The Age of Craft Spirits

The Next Craft Boom

This month, we want to talk about some of the tectonic shifts that are changing the cocktail world, particularly over the last few years. Some of these are obvious: gone are the days of incandescent sour mix and syrupy blue Flirtinis. Gone, too, are the days of high food and low drinks: here in 2016, a restaurant can't open in a major American city without a solid bar program. Some of this is a passing trend (speakeasies and twirled mustaches are on their way out, and bringing their pretension with them, we hope), but most is here to stay. And we're never going back. No one wants a candy sweet Slippery-Nipple-a-Rita once they've tasted something balanced. The war is over, and we have won.

But it's not just the bartenders, seasonal produce and fresh citrus. A new movement is sweeping into our cities and our bars, quietly, but determinedly making its presence felt. Even more exciting, over the last couple years craft micro-distilleries have made large strides in quality and taste.

Just as the 2000s belonged to mico-breweries, the 2010s have seen an explosion of craft micro-distilleries, as local spirits fight to assert themselves in their markets.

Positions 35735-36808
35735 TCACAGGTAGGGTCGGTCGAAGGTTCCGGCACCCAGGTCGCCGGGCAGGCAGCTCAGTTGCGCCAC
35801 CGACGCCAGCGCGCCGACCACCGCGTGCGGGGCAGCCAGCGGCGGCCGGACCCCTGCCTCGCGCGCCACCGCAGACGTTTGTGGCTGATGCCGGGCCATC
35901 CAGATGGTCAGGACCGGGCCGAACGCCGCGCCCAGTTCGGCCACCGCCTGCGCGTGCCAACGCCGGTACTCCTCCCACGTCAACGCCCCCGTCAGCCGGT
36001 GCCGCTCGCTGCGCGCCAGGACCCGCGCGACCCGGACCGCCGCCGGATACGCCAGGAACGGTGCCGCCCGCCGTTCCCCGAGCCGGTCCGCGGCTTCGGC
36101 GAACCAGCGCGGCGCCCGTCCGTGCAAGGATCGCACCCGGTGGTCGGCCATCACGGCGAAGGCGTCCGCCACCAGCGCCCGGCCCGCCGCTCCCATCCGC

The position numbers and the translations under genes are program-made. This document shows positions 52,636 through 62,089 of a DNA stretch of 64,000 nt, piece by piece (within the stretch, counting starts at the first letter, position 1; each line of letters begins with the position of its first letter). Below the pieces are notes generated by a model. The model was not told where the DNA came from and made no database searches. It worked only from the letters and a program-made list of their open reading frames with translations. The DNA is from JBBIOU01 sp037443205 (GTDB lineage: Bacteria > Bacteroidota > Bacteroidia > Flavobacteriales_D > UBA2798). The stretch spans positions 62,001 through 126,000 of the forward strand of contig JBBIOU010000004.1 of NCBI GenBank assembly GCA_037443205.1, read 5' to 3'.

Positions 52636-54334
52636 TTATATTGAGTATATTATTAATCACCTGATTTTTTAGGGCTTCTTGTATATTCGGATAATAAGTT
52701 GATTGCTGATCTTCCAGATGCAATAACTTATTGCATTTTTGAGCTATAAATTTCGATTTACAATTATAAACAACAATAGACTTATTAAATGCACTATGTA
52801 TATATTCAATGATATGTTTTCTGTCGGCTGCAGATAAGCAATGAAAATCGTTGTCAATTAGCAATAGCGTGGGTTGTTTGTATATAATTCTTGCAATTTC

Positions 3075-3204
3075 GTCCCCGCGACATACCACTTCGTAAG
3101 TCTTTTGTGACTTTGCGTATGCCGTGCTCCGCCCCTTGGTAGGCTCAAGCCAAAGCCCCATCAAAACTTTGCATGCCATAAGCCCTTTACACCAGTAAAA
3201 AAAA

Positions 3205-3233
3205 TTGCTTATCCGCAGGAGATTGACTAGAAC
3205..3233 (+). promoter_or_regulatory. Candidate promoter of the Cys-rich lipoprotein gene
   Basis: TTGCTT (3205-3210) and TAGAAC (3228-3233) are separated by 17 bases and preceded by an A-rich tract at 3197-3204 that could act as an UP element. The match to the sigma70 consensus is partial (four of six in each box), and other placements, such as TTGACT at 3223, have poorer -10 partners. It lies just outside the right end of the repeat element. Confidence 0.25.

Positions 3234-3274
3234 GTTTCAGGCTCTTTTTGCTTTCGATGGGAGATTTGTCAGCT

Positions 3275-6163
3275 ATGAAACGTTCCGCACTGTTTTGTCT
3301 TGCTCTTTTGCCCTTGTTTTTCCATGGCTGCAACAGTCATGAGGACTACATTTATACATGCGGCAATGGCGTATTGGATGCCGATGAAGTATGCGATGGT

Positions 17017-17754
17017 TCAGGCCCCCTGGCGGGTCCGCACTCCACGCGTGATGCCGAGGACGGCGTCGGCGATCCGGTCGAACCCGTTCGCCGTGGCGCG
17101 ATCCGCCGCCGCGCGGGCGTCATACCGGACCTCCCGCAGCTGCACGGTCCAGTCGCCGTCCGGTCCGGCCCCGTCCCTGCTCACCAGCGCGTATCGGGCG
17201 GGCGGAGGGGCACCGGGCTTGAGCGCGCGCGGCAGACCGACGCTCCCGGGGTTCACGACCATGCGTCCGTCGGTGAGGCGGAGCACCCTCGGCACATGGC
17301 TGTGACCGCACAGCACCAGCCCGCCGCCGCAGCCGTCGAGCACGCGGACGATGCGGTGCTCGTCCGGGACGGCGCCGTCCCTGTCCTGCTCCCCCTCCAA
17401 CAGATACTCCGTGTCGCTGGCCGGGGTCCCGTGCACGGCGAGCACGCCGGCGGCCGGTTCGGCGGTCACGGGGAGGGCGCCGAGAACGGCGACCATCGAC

Even three years ago, you could walk into a bar in Chicago, Cleveland, or Chattanooga, and see a beer list of cool, local brews you've never heard of, a wine list of foreign or domestic bottles you've never heard of, but a spirit list of all the same old names. Maker's Mark, Tanqueray, Absolut, etc. And it's not that those products aren't great, because they are, but it was always all the same. Not anymore.

When the craft spirit market first got going, it was largely disappointing. Not just because it was too expensive and lacked quality, but it also seemed like they were trying to imitate the big guys. A local bourbon made from roughly the same stuff and in roughly the same fashion as Woodford Reserve, for example, is going to be similar, but almost certainly inferior to Woodford Reserve. You can't beat the big guys at their own game. They're too good at it. You can't make Buffalo Trace bourbon better than Buffalo Trace does, and if you somehow managed to pull it off, it would be 3x the cost. So in recent years, craft distilleries have changed gears and diversified with new products. They're using their lack of tradition as an asset instead of a weakness, and straying from the beaten path. In doing so, they have created the most exciting time to be a spirits enthusiast since the 1910s.